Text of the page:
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Use a GraphView in a Fragment

February 22nd, 2014 - Software(1 min)

From what I’ve seen, most tutorials relative to GraphView use direct Actions. I wanted to use a Fragment instead. Here are the steps I did (using the Android Studio):

Create a Layout Fragment

First, create a fragment (create a new Layout Resource File), based on a LinearLayout. I ended up with a file named fragment_graph.xml with the following content:

<?xml version="1.0" encoding="utf-8"?>

<LinearLayout xmlns:android="http://schemas.android.com/apk/res/android"
    android:orientation="vertical" android:layout_width="match_parent"
    android:layout_height="match_parent">

    <LinearLayout
        android:orientation="vertical"
        android:layout_width="fill_parent"
        android:layout_height="fill_parent"
        android:id="@+id/graph1"
        android:background="#102f65" />
    </LinearLayout>

The idea is pretty simple; the widget to be used by the Graph is graph1.

Create the Java Fragment

On the java side, I’ve added a new class GraphFragment which extends the Fragment class:

public class GraphFragment extends Fragment {

    @Override
    public View onCreateView(LayoutInflater inflater, ViewGroup container, Bundle savedInstanceState) {
        View view = inflater.inflate(R.layout.fragment_graph,
                container, false);

        populateGraphView(view);

        return view;
    }
}

This is a pretty standard fragment. The secret sauce is in the populateGraphView() method. Here, we perform three operations:

  1. First, we create the data set:

    GraphViewSeries exampleSeries = new GraphViewSeries(new GraphViewData[] {
    new GraphViewData(1, 2.0d)
    , new GraphViewData(2, 1.5d)
    , new GraphViewData(3, 2.5d)
    , new GraphViewData(4, 1.0d)
    });

    We do the dataset initialisation here because it’s an example. You may want to do it somewhere else if you collect it off a remote service for example.

  2. Build the GraphView:

    LineGraphView graphView = new LineGraphView(
    getActivity() // context
    , "GraphViewDemo" // heading
    );

    and add the dataset:

    graphView.addSeries(exampleSeries); // data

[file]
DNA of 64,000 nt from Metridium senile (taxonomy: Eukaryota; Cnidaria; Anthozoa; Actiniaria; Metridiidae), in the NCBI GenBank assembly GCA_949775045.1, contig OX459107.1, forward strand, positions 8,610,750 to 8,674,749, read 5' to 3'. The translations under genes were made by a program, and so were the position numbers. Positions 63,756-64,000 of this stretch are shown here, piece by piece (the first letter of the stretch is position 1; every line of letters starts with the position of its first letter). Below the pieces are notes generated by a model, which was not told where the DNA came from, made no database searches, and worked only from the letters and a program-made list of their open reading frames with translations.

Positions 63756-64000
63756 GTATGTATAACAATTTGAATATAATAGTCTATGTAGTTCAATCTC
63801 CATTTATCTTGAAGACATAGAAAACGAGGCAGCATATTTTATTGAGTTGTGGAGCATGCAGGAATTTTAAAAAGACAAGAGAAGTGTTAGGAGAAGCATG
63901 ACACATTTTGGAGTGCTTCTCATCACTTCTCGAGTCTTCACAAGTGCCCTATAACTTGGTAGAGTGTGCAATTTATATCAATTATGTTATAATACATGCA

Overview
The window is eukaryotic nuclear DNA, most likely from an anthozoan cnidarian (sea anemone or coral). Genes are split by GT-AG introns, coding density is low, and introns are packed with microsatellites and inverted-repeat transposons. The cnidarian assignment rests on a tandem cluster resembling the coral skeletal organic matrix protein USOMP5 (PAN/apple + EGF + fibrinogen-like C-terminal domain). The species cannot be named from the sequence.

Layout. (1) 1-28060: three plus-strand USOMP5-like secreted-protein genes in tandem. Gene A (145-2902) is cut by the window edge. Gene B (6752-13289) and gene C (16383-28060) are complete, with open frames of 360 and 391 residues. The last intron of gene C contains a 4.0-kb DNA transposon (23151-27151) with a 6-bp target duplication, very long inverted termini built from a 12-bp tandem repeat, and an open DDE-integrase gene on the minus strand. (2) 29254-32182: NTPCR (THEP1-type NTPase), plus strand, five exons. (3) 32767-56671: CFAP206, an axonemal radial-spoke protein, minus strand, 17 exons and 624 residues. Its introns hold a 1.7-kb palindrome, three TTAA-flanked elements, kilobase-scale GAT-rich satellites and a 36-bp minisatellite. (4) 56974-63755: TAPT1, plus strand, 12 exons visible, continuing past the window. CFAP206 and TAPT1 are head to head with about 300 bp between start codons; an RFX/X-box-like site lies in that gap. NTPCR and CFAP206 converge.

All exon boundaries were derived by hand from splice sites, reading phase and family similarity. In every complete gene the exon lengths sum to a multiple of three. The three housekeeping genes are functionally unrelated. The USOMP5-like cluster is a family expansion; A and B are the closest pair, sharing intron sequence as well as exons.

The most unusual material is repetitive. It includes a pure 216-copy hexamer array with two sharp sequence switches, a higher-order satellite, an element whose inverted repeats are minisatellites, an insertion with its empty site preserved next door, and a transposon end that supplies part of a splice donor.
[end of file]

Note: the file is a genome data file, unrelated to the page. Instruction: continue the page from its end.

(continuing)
The Activity required by the GraphView constructor (in this case LineGraphView) can be collected form the Fragment instance via getActivity().

  • Get the widget reference in the fragment and add the GraphView to it:
try {
    LinearLayout layout = (LinearLayout) view.findViewById(R.id.graph1);
    layout.addView(graphView);
} catch (NullPointerException e) {
    // something to handle the NPE.
}

Incidentally, R.id.graph1 is our graph1 from the layout file.

The full code of the class is:

private void populateGraphView(View view) {
    // init example series data
    GraphViewSeries exampleSeries = new GraphViewSeries(new GraphViewData[] {
            new GraphViewData(1, 2.0d)
            , new GraphViewData(2, 1.5d)
            , new GraphViewData(3, 2.5d)
            , new GraphViewData(4, 1.0d)
    });

    LineGraphView graphView = new LineGraphView(
            getActivity() // context
            , "GraphViewDemo" // heading
    );
    graphView.addSeries(exampleSeries); // data

    try {
        LinearLayout layout = (LinearLayout) view.findViewById(R.id.graph1);
        layout.addView(graphView);
    } catch (NullPointerException e) {
        // something to handle the NPE.
    }
}

Add the Fragment to an Activity

Once the fragment is defined, all that’s left to be done is to add it to an activity. If you have a sample activity-based project, you can end up with a layout file (activity_fragments.xml) similar to this:

<?xml version="1.0" encoding="utf-8"?>
<LinearLayout xmlns:android="http://schemas.android.com/apk/res/android"
    android:layout_width="fill_parent"
    android:layout_height="fill_parent"
    android:orientation="horizontal" >

    <fragment
        android:id="@+id/listFragment"
        android:layout_width="0dp"
        android:layout_weight="1"
        android:layout_height="match_parent"
        class="com.laurivan.fragmentexercise.fragmentize.GraphFragment" />
</LinearLayout>

Simple, isn’t it?

HTH,

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A little experiment: